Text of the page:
To Your Health
March, 2011 (Vol. 05, Issue 03)
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Dr. Greenstein's clients have been so pleased with the results of their care they recently assumed the role of being the latest ambassadors for chiropractic care by teaming up with the Foundation for Chiropractic Progress to promote chiropractic and the benefits of a healthy lifestyle.

Amanda Mitchell, who has been in the sport since high school and a professional for the last two seasons on the Redskins cheer squad, credits chiropractic care for making it possible for her to perform through a 16-game season. In fact, without it, she says, she wouldn't have made it through her first season.

"This is a sport, we're athletes, and cheerleading can take a very heavy toll on your body," she said in a recent interview. "Without chiropractic it would not have been possible to stay in this."

Mitchell said her flexibility and pain from subtle injuries have dramatically been reduced through chiropractic care. "People don't view it as a competitive sport, but you have to try out every single year in this industry and its extremely cutthroat," she said.

Denise Medina, a first-year member of the Redskins cheer squad, said that while the team devotes more time to dance routines than a high school or college team, "cheerleading will just tear your body up if your aren't well-prepared."

Diet and Stretching Matter, Too

Both Medina and Mitchell have also learned a lot of useful tips to avoid injuries. Medina said that regular exercise outside of practice and good eating habits are at least as important as warm-ups and cool-downs at practice and events. And Mitchell pointed out that while parents may not be able to control what happens at practice or a game, they can take control in the kitchen.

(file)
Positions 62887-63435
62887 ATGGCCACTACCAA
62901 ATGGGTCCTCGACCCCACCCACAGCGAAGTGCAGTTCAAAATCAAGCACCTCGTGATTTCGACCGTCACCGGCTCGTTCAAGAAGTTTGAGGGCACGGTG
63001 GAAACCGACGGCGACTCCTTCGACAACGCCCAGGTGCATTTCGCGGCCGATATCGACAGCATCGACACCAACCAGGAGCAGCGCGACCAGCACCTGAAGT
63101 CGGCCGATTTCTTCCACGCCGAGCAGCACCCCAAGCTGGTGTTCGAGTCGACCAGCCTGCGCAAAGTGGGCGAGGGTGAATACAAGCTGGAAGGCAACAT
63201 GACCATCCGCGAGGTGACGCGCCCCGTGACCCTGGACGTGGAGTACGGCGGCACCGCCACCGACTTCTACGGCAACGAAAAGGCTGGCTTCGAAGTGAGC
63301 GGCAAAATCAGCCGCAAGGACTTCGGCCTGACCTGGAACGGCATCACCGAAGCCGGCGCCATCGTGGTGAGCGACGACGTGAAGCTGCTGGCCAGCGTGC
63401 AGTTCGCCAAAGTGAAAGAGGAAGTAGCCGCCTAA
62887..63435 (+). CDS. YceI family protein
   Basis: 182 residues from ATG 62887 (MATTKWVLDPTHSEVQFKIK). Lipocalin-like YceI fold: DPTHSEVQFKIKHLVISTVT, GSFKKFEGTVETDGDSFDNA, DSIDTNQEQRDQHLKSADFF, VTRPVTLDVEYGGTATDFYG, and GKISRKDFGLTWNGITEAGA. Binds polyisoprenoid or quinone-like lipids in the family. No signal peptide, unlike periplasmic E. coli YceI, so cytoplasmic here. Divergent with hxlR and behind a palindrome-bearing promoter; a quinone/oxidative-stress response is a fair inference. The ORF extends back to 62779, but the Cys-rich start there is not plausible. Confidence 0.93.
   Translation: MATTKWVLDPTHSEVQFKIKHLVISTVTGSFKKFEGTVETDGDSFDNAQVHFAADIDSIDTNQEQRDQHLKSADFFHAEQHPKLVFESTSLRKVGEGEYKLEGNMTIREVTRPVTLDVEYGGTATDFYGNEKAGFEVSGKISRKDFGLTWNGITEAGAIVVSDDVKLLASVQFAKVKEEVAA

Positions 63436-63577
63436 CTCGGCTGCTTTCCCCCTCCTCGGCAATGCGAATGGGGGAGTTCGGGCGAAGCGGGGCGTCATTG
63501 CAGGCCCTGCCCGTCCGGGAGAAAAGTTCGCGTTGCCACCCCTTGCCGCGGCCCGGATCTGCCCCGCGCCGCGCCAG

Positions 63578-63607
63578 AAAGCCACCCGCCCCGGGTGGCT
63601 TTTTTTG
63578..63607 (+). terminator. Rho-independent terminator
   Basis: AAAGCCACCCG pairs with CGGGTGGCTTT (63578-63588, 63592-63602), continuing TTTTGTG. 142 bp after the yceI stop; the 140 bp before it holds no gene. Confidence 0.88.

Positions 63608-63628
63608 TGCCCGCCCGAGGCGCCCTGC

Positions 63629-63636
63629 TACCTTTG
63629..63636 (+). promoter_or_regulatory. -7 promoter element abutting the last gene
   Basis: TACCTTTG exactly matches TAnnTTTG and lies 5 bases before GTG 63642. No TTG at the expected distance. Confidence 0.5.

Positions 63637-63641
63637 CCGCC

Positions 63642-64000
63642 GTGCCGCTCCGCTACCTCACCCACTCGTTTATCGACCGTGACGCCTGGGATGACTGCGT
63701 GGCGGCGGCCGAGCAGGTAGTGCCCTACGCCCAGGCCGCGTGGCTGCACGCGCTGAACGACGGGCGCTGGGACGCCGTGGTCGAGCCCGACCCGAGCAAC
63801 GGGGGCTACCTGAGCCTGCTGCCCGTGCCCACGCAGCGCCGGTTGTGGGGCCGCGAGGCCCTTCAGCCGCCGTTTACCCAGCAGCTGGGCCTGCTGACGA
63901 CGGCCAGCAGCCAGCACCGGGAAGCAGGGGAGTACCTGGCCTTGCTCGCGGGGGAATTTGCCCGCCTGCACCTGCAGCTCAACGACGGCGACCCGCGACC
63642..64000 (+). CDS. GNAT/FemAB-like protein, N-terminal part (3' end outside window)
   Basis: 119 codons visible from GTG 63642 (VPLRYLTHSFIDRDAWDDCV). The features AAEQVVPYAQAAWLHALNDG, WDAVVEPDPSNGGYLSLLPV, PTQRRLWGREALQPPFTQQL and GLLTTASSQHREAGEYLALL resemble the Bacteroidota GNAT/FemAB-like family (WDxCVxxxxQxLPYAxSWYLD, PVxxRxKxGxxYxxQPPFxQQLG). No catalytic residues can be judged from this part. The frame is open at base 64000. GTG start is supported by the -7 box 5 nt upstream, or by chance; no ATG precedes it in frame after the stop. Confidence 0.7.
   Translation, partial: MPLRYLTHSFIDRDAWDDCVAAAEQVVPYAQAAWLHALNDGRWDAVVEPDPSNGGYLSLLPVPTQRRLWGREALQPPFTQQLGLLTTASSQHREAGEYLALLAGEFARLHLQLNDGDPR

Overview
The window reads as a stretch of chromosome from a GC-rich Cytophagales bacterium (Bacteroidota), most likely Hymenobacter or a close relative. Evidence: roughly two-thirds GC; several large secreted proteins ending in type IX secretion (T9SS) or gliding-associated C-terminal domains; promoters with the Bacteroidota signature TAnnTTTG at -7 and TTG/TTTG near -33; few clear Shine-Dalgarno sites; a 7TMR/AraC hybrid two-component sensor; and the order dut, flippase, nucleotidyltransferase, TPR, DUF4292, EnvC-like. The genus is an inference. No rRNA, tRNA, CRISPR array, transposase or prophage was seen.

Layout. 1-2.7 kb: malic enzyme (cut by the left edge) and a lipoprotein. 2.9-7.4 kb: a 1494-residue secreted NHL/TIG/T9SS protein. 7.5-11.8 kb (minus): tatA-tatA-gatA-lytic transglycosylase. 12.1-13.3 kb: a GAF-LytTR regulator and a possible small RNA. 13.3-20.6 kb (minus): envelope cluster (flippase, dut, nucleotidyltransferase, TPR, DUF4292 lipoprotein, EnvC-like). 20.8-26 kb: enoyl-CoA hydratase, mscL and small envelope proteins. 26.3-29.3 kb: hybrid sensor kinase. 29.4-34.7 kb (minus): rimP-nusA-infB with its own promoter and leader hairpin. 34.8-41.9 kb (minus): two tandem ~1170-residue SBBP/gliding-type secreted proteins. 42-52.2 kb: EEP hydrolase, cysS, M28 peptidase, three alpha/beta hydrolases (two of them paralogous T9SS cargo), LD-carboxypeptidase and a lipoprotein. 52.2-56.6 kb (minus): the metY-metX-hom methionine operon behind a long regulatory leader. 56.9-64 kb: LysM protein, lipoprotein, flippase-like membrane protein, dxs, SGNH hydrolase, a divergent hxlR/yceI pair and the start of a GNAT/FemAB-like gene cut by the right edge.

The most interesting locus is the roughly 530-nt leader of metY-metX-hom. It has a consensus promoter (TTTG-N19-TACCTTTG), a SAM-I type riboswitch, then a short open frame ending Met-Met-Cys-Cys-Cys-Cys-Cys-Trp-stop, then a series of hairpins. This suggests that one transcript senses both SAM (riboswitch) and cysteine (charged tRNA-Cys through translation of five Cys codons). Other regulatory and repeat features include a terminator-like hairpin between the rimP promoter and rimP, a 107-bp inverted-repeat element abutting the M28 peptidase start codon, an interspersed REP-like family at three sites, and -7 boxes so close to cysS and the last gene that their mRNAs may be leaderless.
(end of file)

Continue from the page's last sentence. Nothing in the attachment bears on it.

Inside Cheerleading - Copyright – Stock Photo / Register Mark "It all begins with a healthy diet," said Mitchell. "I believe staying in shape is 80 percent diet, 10 percent genetic and 10 percent workout." She believes part of the reason why she has avoided serious injury is because she's learned to eat the right foods at the right time of day. Training, proper warm-up and cool down, as well as practice are important too, of course, but she strongly believes that it's her diet that has been the ultimate factor.

"It's a cliche, but you really are what you eat," she said. "Parents who have kids in cheerleading have to understand that poor eating habits are poor preparation and poor preparation greatly increases the risks of injury."

On a typical day, Mitchell said she has five small meals of between 200 and 300 calories each. Breakfast often includes oatmeal and egg whites. Her morning snack is a protein shake or protein bar. Lunch is a spinach or broccoli salad, often mixed with chicken. Afternoon snack is again a shake or protein bar, usually with some almonds for "finger food." Fish is her favorite for dinner.